Unemployment stubbornly remains above 9 percent because total spending is far below the level necessary to generate jobs for everyone. Yet Congress is poised to enact legislation calling for sharp cuts in federal spending, the immediate effect of which will be to increase unemployment still further. And that, in turn, will actually increase deficits in the long run.
The good news is that we could take simple steps that would put people to work right away while simultaneously putting the economy on a path toward a debt-free future. Our disinclination to take these steps has stemmed in part from our failure to recognize the astonishing cost of protracted joblessness. For instance, if only half of the more than 20 million people who are either unemployed or underemployed right now could find suitable work, national income would grow by more than 10 times the interest cost of the 2011 federal deficit. By a wide margin, attacking unemployment is a far more urgent task than short-run deficit reduction.
The key to reducing unemployment is a large increase in total spending. Investors will remain on the sidelines as long as businesses continue to have enough capacity to produce more than consumers want to buy. Household spending will also remain depressed as long as consumers remain fearful of losing their jobs and continue to struggle with record debt levels. And state and local governments won’t resume spending while tax-revenue shortfalls continue. The only other actor capable of addressing the spending shortfall is the federal government.
Deficit hawks object that we can’t increase government spending because we’ve already run up too much debt. Deficits are an important problem, to be sure. But they are a long-run problem. And our only realistic hope of being able to address this problem is to restore the economy’s health—which can’t happen unless the government spends more in the short run.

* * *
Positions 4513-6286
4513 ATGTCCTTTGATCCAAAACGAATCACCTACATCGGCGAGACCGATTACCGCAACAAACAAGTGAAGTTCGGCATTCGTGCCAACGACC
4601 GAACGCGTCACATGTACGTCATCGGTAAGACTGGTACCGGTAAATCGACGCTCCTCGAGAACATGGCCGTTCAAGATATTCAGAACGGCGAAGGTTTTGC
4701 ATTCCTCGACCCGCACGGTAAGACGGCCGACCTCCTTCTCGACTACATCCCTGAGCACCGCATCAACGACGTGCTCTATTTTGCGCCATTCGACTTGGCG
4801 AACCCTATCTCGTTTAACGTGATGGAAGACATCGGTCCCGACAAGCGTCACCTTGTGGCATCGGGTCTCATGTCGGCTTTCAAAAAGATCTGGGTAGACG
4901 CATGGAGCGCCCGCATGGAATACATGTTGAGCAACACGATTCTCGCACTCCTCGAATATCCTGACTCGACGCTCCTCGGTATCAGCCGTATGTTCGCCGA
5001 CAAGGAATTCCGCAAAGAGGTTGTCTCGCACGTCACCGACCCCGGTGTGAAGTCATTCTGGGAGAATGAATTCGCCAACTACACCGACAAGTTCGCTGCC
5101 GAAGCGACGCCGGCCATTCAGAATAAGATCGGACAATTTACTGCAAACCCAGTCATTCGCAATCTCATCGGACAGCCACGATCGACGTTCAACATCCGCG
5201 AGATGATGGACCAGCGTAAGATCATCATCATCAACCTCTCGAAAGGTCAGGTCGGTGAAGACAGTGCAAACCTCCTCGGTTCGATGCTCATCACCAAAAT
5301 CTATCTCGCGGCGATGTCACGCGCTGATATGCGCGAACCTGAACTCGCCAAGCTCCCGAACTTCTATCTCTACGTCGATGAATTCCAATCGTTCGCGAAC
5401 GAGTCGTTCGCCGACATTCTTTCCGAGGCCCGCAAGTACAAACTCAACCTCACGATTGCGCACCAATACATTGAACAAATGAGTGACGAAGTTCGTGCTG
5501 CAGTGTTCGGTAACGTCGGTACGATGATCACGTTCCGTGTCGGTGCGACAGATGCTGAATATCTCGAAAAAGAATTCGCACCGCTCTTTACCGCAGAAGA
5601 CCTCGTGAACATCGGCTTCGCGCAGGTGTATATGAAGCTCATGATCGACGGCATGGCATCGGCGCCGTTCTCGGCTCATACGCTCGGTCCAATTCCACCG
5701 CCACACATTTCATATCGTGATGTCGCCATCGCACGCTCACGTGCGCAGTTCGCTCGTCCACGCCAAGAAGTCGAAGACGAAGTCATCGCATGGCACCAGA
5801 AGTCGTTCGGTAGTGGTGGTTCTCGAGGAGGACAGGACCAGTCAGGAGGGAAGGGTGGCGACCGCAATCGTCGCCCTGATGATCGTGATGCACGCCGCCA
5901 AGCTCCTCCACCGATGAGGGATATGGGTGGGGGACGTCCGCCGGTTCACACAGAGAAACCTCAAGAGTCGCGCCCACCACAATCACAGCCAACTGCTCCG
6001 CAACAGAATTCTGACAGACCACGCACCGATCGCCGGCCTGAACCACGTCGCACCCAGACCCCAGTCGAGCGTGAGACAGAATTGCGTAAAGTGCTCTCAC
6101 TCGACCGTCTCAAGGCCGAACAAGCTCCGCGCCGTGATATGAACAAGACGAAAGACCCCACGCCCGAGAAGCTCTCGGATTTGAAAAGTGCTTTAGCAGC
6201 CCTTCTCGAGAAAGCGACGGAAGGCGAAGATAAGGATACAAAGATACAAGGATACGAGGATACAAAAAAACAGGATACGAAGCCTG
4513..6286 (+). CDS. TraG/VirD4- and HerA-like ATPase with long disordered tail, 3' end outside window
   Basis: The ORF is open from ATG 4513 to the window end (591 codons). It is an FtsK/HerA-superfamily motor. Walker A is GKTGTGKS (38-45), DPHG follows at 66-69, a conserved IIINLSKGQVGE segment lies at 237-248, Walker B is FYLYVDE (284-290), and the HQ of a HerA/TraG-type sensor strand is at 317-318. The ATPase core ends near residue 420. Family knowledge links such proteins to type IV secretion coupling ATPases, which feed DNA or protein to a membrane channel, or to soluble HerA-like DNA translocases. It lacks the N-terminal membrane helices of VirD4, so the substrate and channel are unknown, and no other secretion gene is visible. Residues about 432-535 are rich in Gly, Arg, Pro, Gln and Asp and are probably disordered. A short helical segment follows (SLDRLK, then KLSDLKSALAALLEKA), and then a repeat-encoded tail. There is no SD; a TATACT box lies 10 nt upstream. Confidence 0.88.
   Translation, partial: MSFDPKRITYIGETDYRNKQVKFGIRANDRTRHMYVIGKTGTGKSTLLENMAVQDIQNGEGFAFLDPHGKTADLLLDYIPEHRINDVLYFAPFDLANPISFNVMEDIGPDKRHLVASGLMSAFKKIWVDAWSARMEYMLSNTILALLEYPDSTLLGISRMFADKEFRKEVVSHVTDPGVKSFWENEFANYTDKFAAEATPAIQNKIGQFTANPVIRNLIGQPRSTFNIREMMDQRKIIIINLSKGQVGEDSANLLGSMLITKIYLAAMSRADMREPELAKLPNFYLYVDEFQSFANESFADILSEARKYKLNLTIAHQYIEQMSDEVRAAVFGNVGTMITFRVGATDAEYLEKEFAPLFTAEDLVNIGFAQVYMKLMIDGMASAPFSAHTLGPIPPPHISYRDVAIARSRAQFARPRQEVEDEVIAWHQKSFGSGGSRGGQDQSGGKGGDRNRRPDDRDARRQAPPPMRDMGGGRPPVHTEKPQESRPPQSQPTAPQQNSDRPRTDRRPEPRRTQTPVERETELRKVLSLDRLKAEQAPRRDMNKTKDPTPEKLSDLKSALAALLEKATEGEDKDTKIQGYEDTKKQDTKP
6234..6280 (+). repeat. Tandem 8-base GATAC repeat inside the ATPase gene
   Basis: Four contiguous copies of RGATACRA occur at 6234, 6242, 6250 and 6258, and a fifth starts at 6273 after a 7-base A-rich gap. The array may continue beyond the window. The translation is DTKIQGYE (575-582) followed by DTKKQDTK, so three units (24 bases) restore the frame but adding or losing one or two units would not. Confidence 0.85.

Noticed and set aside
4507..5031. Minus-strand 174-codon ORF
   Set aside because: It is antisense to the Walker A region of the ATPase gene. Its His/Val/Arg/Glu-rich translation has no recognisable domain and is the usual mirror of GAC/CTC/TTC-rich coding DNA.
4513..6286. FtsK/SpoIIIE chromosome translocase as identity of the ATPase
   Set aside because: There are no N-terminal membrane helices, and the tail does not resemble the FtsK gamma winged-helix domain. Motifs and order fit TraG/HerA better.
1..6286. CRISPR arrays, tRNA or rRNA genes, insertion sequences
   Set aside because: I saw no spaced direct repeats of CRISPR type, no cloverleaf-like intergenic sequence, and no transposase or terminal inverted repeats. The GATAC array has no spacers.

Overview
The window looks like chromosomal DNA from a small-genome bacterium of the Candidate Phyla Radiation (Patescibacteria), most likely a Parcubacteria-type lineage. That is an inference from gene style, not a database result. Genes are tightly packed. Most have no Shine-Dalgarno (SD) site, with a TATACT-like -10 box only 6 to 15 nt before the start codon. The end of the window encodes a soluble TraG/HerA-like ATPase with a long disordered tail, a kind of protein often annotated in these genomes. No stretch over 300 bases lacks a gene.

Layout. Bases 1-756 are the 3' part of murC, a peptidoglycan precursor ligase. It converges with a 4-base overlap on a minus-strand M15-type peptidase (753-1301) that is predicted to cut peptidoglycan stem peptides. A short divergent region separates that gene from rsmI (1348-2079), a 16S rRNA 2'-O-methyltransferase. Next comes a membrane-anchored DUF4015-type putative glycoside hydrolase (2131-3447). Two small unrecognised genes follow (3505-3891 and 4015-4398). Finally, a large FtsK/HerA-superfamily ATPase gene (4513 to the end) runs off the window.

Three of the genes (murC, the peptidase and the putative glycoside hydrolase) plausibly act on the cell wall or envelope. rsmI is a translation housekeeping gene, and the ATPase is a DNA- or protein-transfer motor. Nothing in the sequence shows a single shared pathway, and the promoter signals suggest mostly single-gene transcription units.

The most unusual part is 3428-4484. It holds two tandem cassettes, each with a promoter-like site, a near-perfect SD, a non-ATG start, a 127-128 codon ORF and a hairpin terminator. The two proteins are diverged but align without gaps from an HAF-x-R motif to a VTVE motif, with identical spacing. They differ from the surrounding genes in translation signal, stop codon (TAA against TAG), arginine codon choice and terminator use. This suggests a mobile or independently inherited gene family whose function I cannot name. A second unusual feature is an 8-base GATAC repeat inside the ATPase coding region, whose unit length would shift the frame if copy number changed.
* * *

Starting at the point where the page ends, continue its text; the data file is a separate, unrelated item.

Thousands of important tasks cry out to be done. In every state, for example, long stretches of interstate highway are in desperate need of repair. More than 25 percent of our bridges are structurally deficient or obsolete. And millions of Americans now live in the shadow of dams that could collapse at any moment. Launching long-overdue repairs right away would put unemployed workers back on the job while simultaneously reducing long-term indebtedness.
The compatibility of immediate infrastructure reinvestment with long-term deficit reduction is vividly illustrated by estimates of the rapid escalation of repair costs when maintenance is deferred. The Nevada Department of Transportation reports, for example, that if interstate-highway rehabilitation is delayed by two years, costs increase by a factor of five. A 10-mile section of I-80 that can be rehabilitated this year for a cost of $6 million would thus cost $30 million if the work is postponed for two years. Since even the most ardent deficit hawks concede that we must do these repairs eventually, why not do them right away?
Many of the required workers and machines are currently sitting idle. If we wait, we’ll have to bid them away from other useful tasks. Materials are available in world markets at unusually low prices. Those prices will rise if we wait. And the long-term interest rates on the money needed to finance these projects are near record lows.
In short, deficit concerns provide no rational basis for not launching these tasks right away. The massive spending cuts our government is poised to enact will cause substantial additional distress in labor markets. Adding insult to injury, they will actually make future government deficits larger, not smaller.
Such cuts could happen only in what one pundit has described as an ignoramitocracy. Through willful ignorance of the most basic principles of economic behavior, legislators are about to inflict massive and totally avoidable harm on us all.